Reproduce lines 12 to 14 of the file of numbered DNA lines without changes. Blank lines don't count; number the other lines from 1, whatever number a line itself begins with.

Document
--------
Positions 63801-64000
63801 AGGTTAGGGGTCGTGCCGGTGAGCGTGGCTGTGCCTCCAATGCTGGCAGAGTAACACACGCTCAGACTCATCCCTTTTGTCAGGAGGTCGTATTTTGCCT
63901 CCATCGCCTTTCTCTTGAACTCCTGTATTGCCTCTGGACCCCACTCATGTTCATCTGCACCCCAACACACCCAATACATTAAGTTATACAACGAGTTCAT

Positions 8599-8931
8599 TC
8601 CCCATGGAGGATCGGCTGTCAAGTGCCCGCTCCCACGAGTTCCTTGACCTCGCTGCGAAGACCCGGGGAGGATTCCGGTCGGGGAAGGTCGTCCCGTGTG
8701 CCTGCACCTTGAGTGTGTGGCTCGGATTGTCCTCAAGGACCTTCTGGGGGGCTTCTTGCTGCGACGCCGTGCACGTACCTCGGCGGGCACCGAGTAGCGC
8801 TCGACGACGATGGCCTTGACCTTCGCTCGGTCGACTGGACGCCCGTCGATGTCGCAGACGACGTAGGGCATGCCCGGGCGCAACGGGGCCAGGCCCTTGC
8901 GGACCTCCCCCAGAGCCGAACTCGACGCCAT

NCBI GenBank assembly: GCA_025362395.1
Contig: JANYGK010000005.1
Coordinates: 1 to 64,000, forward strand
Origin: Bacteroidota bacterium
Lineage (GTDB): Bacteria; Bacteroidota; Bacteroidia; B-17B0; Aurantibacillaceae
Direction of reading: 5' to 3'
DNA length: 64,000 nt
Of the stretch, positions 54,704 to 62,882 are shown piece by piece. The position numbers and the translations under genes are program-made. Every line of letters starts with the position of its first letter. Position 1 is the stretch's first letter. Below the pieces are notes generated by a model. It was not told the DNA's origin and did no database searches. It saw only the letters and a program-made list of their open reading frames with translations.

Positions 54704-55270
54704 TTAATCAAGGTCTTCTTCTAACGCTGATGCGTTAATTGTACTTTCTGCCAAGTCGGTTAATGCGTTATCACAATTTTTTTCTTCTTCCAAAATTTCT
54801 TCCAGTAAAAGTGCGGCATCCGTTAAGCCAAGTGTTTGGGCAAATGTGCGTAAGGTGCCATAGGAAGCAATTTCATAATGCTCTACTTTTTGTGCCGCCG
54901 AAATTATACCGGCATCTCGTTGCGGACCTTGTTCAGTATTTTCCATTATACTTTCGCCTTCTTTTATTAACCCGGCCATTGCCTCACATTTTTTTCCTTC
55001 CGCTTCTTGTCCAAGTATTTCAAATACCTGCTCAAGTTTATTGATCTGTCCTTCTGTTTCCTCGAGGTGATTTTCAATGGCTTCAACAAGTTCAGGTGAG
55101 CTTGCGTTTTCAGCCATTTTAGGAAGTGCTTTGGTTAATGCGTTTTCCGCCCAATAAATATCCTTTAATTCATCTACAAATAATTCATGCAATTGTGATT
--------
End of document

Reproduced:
Coordinates: 1 to 64,000, forward strand
Origin: Bacteroidota bacterium
Lineage (GTDB): Bacteria; Bacteroidota; Bacteroidia; B-17B0; Aurantibacillaceae